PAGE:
Clarification of terms for beginners: What types of skis are there?
Alpine or Nordic? Slalom or Race Carving? Freestyle or Freeride? There are plenty of ski terms - but which ski is meant for which style? The overview can be found here, starting with the first big distinction: Alpine ski versus Nordic ski.
Sport-, Slalom- und Race Carver: Carving Ski
Nowadays almost every ski you can buy is a Carving ski. This means that the ski has a certain waist that allows you to carve turns into the snow. A distinction is also made between different levels of strength:
- Allround Carver – Often also called Easy Carver, this multi-talent is forgiving and best suited for beginners.
- Slalom Carver – The name says it all. A slalom carver is not quite as long as your body and is intended for downhill skiing. Such a ski is made for experienced skiers who can handle the short radii and jagged turns.
- Race Carver – This ski calls the giant slalom it's home and therefore is designed for long radii. It is very long and hardly waisted. If you drive a Race Carver, you should bring a lot of power with you and be prepared for a spirited riding style with competition character.
- Sport Carver – In construction very similar to a Slalom or Race Carver, the Sport Carver has a stronger rocker component. It is a good middle ground for advanced skiers, who especially like downhill skiing and want to take short to medium-long turns.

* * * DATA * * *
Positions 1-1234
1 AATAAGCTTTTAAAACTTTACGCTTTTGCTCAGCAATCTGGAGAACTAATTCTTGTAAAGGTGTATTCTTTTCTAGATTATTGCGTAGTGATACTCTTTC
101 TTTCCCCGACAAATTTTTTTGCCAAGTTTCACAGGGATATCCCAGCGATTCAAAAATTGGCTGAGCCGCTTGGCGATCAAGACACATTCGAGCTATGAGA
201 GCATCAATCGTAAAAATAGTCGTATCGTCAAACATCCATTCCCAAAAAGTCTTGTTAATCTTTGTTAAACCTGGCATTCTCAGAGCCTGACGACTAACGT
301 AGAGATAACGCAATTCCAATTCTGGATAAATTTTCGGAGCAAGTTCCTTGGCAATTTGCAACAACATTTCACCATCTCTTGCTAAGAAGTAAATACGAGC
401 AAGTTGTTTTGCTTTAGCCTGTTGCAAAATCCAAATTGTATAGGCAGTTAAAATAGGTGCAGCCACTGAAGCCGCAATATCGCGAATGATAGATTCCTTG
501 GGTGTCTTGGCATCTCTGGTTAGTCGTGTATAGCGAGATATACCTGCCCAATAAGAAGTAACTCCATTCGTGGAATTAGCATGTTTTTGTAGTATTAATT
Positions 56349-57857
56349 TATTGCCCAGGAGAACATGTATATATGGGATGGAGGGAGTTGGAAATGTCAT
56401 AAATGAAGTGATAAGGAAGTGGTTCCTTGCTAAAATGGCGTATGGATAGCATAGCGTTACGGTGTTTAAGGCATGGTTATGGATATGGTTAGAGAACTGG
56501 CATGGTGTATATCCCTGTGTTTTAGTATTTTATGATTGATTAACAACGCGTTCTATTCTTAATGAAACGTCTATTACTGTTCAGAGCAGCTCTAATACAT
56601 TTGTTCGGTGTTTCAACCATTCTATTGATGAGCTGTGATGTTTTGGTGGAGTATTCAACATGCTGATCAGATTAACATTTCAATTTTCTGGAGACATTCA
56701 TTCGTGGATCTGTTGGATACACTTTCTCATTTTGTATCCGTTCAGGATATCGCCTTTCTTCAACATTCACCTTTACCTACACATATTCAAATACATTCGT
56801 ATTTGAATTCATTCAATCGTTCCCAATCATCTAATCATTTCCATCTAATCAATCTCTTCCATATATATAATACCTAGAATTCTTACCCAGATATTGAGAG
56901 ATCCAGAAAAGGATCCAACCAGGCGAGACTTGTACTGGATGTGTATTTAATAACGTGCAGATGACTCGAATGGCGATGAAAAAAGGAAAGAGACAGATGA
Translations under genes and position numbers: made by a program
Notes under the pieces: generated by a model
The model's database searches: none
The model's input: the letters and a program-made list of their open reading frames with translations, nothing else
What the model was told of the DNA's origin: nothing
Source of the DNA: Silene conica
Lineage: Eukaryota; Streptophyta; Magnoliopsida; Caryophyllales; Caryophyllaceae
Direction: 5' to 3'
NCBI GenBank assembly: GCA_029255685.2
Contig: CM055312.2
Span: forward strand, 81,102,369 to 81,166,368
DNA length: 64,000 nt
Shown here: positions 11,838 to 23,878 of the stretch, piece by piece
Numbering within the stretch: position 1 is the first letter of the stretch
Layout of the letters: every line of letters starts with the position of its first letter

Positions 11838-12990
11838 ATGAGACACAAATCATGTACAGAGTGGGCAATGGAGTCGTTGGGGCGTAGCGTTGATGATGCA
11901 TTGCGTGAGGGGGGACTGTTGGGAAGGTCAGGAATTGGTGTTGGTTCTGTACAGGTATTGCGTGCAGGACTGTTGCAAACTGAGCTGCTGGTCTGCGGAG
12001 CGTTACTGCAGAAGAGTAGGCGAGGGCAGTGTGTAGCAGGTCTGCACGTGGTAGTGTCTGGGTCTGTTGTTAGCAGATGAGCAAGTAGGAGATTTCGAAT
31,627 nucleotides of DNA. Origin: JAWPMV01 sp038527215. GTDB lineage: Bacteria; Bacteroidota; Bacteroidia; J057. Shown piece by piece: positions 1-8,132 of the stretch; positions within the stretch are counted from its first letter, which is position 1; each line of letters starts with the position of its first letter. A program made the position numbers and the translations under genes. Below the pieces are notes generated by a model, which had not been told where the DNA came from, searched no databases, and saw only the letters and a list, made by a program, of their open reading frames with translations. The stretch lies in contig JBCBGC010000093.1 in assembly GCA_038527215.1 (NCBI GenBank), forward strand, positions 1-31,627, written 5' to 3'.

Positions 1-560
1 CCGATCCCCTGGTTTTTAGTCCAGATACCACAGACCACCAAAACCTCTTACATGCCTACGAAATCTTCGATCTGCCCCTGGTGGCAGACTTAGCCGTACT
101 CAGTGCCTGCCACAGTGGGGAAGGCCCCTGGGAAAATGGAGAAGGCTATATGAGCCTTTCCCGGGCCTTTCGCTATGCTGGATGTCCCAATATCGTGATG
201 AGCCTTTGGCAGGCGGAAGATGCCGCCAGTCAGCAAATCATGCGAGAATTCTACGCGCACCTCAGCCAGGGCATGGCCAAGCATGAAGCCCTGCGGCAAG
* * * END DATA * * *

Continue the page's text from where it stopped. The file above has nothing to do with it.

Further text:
The Allrounder: All Mountain Ski
An All Mountain Ski is also a Carving Ski. This is what an Allrounder has to offer:
✓ Forgiving thanks to generous turning radii and non-slip edges
✓ Suitable for various slope conditions
✓ Rather wide, also suitable if you want to ski in deep snow (Off-piste)
When choosing an All Mountain Ski, you as a beginner should pay attention to the degree of hardness: The higher the value of the so-called flex, the harder the ski. And the harder the ski, the more mature your skills should be.
TwinTip Ski / Freestyle Ski
A TwinTip is the candidate for all those who already have a lot of experience and who like to really dig deep into the bag of tricks with the Park & Pipe. This short, body-length ski can be ridden both forwards and backwards, as it is bent up at both ends. But beware: Freestyle Skis are definitely not made for high speeds on slopes!
Unlike the Freestyle Ski, the Freeride Ski is suitable for fast Off-piste descents. Freeride Skis are relatively wide, as they are mainly intended for use in deep snow instead of paved slopes. In deep, untouched snow, the wide, rather long boards give you the buoyancy needed. However, for such an Off-piste adventure you should already have advanced skills.
If you are skiing according to the motto "The journey is the reward", you have certainly already discovered the principle of ski touring. For the ascent with skis, you need skis that are as light as possible and don't let you down in rough Off-piste conditions.
The Touring Skis are equipped with skins to prevent them from slipping back. In addition, these models require a special touring binding that allows you to walk up- and downhill and is only fixed at both ends for the descent.